A Human Factors should evaluate a workstation on the health and safety criteria of a designed workstation as well as its operability.

For example, we have already talked about repetitive trauma disorders, pains in various parts of the body and permanent health problems.

Note:  A student version found that designers of menu interface had difficulty with 91% of the guidelines. Analyses of the cause of the users’ errors were studied for recommendations.

February 23, 2005

“In peace time, why and how often are Human Factors professionals hired?”

In peace time, governments of modern countries are the major employers of Human Factors and industrial psychologists either directly or indirectly.

Many of government’s contracts with private companies attach clauses that require involvements of these professionals in their projects, and so they get hired in order to secure bids.

In peace time, which is rare, companies have the luxury to select who they think are the best qualified candidates from the vast pool of job applicants, locally and internationally.

People assume that the hired applicants are mostly the best qualified technically and the best trained for the jobs.

Most of us are very skeptical about that assumption of hiring the best qualified applicants, especially in underdeveloped countries. 

It seems that this skepticism is applicable everywhere and for good reasons.

When you have to interact with coworkers every day for eight hours a day, it stands to reason that you prefer people whom you think are compatible to your idiosyncrasies.

So far, this approach might be considered rational emotionally, and bearing many elements of common sense and good judgments.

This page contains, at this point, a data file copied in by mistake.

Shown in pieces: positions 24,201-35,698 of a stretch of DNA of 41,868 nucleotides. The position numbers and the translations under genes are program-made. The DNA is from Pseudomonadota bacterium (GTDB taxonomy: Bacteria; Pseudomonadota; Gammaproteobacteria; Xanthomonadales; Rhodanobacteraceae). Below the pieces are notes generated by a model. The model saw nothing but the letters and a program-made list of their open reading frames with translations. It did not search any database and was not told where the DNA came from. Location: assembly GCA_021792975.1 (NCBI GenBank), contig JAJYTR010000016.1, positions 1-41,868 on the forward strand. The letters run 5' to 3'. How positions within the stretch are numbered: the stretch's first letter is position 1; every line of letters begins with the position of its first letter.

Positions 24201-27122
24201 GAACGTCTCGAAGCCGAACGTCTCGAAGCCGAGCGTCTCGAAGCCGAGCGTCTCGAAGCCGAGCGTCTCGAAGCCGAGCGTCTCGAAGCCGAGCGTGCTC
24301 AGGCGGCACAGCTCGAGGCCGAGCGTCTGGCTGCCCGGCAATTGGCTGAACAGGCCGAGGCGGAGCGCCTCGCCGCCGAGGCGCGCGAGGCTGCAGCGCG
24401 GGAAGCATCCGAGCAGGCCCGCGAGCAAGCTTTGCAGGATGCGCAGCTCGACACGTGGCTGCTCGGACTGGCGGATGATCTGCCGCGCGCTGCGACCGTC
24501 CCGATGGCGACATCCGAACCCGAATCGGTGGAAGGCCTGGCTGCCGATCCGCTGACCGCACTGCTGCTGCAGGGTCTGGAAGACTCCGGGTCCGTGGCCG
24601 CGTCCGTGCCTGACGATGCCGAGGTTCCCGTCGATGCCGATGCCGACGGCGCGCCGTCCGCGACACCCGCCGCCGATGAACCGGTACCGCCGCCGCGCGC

On the other hand, how could any one test his incompatibility of living and interacting with someone else, based on his discrimination on sex, race, color and religion if the opportunities to meet with them is an impossibility or at best the interactions are fleeting?

Under social and political pressures, governments have enacted laws that prohibit discrimination on the jobs unless the applicant is proven unqualified by well documented facts for specific requirements.

Obviously a law is not much of a law if no painful penalties are attached to it and no enforcement mechanisms are contemplated or an appropriate budget allocated for an independent agency and inspections agents.

So, how could an enforcement agency go about clamping down on these companies that discriminate unabashedly and with no impunity?

The first main tool is to collect data and analyze the proportions of the population hired.

A more serious analysis would compare these proportions within each department, especially in the higher levels jobs.

Any critical discrepancy in these proportions will trigger a red alert for direct inspection of the non abiding firms and legal actions taken.

By the by, the enforcement agency would learn to set priorities in their enforcement endeavor and learn what categories of companies are most inclined to discriminate for closer targeting.

So, what other job descriptions can be applicable to the training of Human Factors graduates in peace time?

A few of the design training in sound curriculum offer capabilities for designing instruction manuals, job aids, training programs, evaluation of systems on criteria of safe usage, ease of operation, ease of maintenance and repair, acceptability and retaining products.

Many of these jobs are taken by other graduates who have narrow multidisciplinary training and knowledge but are not described as engineering jobs and evidently lower wages are offered and gladly accepted.

Another job opportunity is designing workstations, not only in manufacturing facilities, but also computer workstations for institutions, private use, and educating the consumers to the various safety and health problems related to sedentary and repetitive jobs.

Note:  The version of a student to my article gave the impression that discrimination to jobs is prevalent only in underdeveloped countries.  I believe that perception is not correct since only a consistant and persistent application and enforcement of the anti-discrimination laws can hold discrimination behavior to a reduced level and check its spread among the companies and institutions.


adonis49

adonis49

adonis49